ocaml limitations

From: William Chesters (williamc@dai.ed.ac.uk)
Date: Mon Dec 13 1999 - 13:34:15 MET

Date: Mon, 13 Dec 1999 12:34:15 GMT
Message-Id: <15716.199912131234@turriff>
From: William Chesters <williamc@dai.ed.ac.uk>
To: caml-list@inria.fr
Subject: ocaml limitations
In-Reply-To: <199912130434.XAA12728@gs176.sp.cs.cmu.edu>

John Carol Langford writes:
> The performance problems from two limitations. The first is in the
> compiler and runtime - it's the limitation on the array size on 32 bit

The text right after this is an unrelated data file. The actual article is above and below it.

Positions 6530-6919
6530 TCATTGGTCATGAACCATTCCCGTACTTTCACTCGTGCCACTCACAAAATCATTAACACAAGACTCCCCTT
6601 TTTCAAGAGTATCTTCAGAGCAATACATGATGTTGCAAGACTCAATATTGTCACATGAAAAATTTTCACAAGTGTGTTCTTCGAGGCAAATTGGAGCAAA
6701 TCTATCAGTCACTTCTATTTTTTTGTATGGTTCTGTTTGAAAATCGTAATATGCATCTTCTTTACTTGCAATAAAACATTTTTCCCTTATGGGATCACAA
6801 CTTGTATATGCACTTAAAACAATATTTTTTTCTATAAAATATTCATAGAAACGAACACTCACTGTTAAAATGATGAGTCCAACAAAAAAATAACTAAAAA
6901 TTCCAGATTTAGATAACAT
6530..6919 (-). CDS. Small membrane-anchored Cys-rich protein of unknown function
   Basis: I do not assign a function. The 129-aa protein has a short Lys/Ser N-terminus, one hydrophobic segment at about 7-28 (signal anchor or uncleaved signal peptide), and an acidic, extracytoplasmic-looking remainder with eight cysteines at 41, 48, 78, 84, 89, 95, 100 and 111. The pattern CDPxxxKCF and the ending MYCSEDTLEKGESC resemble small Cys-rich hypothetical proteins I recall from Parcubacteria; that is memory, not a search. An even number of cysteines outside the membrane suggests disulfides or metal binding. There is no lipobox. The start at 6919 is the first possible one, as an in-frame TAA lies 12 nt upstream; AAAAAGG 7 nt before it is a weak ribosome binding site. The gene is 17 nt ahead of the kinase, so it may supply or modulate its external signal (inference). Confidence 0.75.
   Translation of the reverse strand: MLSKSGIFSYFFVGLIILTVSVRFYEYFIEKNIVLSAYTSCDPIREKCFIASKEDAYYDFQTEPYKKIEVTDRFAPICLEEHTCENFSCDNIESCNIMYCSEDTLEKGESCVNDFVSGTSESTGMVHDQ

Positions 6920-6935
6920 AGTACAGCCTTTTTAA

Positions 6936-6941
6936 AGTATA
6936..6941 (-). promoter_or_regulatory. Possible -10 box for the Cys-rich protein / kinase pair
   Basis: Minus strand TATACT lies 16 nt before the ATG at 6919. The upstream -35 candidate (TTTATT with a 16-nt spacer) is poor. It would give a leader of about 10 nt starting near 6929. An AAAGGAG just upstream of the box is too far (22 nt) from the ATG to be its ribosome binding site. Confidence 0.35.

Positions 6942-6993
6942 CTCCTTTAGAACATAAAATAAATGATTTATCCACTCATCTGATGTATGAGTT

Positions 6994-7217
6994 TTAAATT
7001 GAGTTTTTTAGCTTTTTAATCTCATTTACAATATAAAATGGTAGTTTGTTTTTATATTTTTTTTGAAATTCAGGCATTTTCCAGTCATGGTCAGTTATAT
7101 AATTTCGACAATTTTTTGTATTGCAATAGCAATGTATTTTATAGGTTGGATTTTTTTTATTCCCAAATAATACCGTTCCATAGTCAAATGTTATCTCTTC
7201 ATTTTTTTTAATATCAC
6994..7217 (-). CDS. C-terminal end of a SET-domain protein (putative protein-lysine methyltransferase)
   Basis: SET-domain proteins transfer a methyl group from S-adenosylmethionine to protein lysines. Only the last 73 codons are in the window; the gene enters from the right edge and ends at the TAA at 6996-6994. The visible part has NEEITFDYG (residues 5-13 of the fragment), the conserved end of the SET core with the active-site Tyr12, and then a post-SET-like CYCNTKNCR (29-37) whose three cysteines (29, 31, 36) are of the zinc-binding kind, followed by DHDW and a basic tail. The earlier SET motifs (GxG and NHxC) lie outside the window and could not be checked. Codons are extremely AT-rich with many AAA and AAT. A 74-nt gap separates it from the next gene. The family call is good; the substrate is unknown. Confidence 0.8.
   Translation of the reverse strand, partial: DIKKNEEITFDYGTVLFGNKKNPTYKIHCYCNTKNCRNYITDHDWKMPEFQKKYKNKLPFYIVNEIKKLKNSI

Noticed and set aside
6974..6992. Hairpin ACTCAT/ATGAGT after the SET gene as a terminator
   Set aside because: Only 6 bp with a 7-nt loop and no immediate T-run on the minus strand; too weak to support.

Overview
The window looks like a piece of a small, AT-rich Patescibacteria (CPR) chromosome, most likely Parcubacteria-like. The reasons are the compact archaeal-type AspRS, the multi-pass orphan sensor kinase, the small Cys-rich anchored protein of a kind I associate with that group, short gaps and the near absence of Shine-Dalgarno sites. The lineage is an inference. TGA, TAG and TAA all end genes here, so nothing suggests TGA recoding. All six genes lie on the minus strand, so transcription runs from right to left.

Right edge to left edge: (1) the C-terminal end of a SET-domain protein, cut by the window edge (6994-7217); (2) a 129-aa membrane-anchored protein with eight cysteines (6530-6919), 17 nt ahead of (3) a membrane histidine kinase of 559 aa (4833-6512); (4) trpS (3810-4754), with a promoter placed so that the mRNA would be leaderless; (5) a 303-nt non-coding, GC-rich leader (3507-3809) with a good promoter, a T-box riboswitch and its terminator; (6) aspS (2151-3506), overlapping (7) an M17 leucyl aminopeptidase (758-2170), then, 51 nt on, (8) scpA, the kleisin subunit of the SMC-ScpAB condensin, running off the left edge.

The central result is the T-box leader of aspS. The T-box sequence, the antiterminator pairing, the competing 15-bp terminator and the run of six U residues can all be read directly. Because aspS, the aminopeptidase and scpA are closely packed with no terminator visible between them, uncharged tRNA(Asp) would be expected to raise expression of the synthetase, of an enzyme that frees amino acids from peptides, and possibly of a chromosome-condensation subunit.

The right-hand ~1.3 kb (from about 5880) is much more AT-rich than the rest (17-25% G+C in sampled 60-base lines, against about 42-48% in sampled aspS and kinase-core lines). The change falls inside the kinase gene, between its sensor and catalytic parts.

> machines - I only have linux PC's available to work on.

I think this has been worked on by David McClain:

> The second problem is a language failure - there is no 'short int'
> type in ocaml.

The underlying problem is that for important reasons of GC efficiency
etc., ocaml (like nearly all other GCd languages) works on word-sized
objects only, i.e. 32 or 64 bits. To support access to a smaller
granularity, like 16 bits, it's necessary to do something like how the
`string' type is implemented, with some slightly hacky arithmetic for
working out its length. I don't think that would be difficult to
duplicate for 16 bit numbers, seeing as how the compiler code is so
pretty but would have to be careful to use unsafe_get.

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